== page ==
By RICHARD SKOLNIK
I write in response to the Mick Rich article published Jan. 1, “Rich: New Mexico From Bottom 10 To Top 10 In 10 Years.” (link)
All of us share Mr. Rich’s desire to see New Mexico improve its standing in health, education, and the economy. However, Mr. Rich’s suggestions about healthcare are certainly not a path for moving forward. Mr. Rich’s article noted:
“New Mexicans who enjoy nearly free healthcare have the lowest life expectancy. Yet our leaders want to expand free healthcare, to lower life expectancy for more people.”
Such comments reflect a profound ignorance of the determinants of health. They also suggest a lack of understanding of the place of health insurance in helping to enhance people’s health, while protecting them from financial hardship.
The New Mexicans to whom Mr. Rich refers are not unhealthy because they have health insurance or because they get health services that are financed by or provided by the government. Rather, they are unhealthy because they are often low-income; they generally lack high levels of education; they often live in food deserts; and many families even lack access to basic needs, such as safe drinking water in their homes. In addition, New Mexico’s least healthy people often come from communities that have suffered high rates of social marginalization and discrimination, which have well known negative impacts on health. Such communities also face high rates of mental illness and alcohol and substance abuse disorders.
Programs such as Medicare, Medicaid, the Indian Health Services, and the Veterans Administration are meant to remove at least some of the barriers to healthcare that different groups face. These programs are also meant to help protect people financially from the costs of healthcare. This is especially important here, since the leading cause of bankruptcy in the US, like in some lower-income countries, is getting sick.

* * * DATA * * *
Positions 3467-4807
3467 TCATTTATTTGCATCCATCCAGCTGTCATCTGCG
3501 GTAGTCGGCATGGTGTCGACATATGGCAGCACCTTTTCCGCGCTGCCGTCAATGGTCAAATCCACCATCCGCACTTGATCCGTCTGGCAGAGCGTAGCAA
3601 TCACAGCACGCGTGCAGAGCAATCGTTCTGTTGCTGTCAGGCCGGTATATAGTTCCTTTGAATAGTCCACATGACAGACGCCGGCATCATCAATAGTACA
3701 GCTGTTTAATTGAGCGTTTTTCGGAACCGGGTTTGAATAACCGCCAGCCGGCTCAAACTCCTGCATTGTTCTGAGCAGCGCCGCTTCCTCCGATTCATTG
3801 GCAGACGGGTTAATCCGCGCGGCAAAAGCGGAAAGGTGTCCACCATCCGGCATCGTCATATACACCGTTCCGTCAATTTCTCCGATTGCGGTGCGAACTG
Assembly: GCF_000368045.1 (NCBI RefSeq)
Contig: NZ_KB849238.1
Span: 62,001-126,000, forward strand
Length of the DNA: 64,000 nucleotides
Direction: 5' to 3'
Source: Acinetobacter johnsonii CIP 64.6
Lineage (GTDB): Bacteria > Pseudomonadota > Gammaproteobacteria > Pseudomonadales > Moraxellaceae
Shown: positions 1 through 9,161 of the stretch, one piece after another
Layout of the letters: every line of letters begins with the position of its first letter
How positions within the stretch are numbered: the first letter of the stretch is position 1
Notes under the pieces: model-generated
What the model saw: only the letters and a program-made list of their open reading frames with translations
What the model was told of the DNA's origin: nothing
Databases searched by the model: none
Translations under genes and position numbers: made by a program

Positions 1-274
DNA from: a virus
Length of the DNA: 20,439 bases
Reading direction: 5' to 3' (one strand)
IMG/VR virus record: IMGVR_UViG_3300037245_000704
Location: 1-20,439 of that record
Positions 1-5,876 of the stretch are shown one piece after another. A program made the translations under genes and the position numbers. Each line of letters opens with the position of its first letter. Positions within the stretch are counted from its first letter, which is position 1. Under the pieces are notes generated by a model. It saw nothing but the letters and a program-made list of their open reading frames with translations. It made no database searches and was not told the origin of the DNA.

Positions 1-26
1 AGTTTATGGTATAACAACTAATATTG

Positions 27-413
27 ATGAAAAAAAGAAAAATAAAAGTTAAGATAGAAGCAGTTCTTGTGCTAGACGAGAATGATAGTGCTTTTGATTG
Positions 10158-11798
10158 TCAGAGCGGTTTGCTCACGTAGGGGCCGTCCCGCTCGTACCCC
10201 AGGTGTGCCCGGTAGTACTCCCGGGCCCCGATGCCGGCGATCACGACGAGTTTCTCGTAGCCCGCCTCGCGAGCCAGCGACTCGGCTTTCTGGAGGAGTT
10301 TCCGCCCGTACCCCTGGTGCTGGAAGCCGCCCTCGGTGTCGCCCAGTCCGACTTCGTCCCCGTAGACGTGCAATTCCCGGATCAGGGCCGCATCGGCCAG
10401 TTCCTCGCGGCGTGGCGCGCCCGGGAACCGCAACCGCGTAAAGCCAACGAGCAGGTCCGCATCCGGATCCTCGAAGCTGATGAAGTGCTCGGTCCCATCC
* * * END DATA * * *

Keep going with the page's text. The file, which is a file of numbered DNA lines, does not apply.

All other high-income countries and many middle-income countries have “universal health coverage,” which combines access to an agreed package of health services with insurance coverage. Our lack of universal health coverage is one reason that we spend more on healthcare as a share of national income than any other country but still have the lowest life expectancy among the high-income countries.
Mr. Rich’s assertion of a link between health insurance and lower life expectancy has no basis in fact. People who have such a view could benefit from spending some time in other high-income countries to see the quality of their life and how their health systems function. People who share Mr. Rich’s views could also benefit from living for some time on only a small share of their income, to see on a day to day basis the choices that some people face, of “buying food or medicine”.
Editor’s note: Richard Skolnik is the former regional director for health for South Asia at the World Bank. He was the director of an AIDS treatment program for Harvard and taught Global Health at the George Washington University and Yale. He is the author of Global Health 101 and the instructor for Yale/Coursera’s Essentials of Global Health.